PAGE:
In the presence of a large number of congressional leaders and heads of police unions and associations, US President Donald Trump, in the White House flower garden, signed an executive order titled “Safe Police for Safe Communities”, drawing 3 tracks of police reform after widespread protests and violence, following the killing of an African-American detainee At the hands of a white policeman.
The decision includes new standards for police use of force, with the aim of encouraging better practices for police, and allocates federal funds to reform police department work and create a database to track officers with a history of excessive use of force throughout the United States. The executive order includes the establishment of a national certification system that gives police departments financial incentives if they implement the standards of new practices.
The executive order did not address the demands to reduce immunity granted to police officers, so that individuals can file lawsuits against them. White House officials indicated that President Trump strongly rejected this demand or reduced or reduced the budgets of police departments. Alternatively, Republican Senator Tim Scott accepted the proposal to cancel the reappointment of officers involved in misconduct and the use of violence in other police departments.
Trump explained that the executive order focuses on 3 tracks, the first is to ensure that some financial incentives from the federal government are directed to police departments that implement the new standards, from stopping the use of strangulation, reducing tactics of arresting suspects, and providing training for police officers, and the second is to create a database of officers who They are accused of misconduct to prevent them from re-joining other departments of the police, and finally encourage the employment of police departments for civil and mental health professionals who accompany the officers during detention and provide assistance to those suffering from mental or mental illness or drug addiction.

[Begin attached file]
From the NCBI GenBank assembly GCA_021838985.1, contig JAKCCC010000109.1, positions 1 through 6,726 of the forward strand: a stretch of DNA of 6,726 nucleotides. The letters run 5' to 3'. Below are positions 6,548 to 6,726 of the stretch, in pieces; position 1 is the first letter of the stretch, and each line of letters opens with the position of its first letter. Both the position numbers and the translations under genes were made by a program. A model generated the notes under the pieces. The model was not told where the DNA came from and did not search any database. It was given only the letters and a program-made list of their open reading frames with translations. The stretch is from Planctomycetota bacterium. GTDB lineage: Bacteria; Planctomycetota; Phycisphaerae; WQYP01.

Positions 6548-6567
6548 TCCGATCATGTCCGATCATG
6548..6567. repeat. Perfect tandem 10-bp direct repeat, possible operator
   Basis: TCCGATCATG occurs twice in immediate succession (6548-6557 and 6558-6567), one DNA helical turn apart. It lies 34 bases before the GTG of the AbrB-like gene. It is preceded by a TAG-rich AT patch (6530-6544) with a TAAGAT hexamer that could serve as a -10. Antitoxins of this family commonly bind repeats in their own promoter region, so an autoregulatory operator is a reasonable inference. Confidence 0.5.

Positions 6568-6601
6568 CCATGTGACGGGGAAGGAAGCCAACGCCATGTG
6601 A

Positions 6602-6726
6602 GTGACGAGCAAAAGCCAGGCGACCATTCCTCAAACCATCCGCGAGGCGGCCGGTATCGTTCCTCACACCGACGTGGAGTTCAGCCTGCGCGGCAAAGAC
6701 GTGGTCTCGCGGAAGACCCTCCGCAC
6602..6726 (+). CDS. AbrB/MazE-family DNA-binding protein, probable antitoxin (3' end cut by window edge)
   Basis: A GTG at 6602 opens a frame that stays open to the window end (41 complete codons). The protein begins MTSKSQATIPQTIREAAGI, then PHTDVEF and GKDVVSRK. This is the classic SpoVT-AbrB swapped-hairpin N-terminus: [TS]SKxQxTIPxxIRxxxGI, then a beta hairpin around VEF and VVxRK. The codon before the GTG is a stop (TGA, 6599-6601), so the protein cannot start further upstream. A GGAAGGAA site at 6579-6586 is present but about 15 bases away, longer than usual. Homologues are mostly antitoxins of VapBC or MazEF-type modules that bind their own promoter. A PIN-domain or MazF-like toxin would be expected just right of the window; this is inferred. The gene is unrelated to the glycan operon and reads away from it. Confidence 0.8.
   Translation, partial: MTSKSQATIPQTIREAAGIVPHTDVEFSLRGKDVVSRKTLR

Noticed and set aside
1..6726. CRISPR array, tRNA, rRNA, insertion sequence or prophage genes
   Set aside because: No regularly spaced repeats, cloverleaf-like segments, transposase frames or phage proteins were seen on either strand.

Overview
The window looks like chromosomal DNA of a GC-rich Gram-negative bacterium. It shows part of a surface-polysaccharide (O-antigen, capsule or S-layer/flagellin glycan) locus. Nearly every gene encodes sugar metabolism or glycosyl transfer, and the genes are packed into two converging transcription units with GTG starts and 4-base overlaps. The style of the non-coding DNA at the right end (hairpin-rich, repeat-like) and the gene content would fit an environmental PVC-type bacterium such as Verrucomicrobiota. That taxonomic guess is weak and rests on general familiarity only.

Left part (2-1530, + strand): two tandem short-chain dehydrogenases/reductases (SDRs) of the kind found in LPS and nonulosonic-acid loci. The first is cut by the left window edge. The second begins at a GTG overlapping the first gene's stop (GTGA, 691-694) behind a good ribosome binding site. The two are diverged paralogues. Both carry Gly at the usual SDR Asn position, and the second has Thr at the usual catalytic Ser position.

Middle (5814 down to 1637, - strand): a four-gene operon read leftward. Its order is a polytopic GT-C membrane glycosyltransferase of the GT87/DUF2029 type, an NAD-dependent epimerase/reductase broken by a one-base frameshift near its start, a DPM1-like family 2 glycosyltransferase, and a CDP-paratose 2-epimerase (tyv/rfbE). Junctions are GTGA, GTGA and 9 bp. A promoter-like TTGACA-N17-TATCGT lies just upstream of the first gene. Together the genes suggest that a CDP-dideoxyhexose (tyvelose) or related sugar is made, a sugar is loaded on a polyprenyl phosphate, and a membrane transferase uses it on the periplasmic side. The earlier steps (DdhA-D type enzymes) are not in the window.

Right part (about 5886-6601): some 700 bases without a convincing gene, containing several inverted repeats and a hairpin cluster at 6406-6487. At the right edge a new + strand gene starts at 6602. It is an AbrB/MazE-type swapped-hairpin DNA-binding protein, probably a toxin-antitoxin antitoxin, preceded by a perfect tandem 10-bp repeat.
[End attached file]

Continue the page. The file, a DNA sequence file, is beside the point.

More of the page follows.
At the beginning of his speech, the US President expressed his condolences to the families of all those who lost his life due to the use of excessive violence, vowing to remedy this. He stressed that he would fight for justice. In a conciliatory tone contrary to his previous defiant statements during which he hinted the use of military force against the protests, Trump said that the goal of this executive order is to achieve law and order, and that this be done fairly and fairly, indicating that he worked with Republican Congress leaders, including Senator Tim Scott (The only Republican of African descent), and with Justice Secretary William Barr, to come up with bills in Congress as well to reform police departments. He promised to work with Congress to implement these reforms.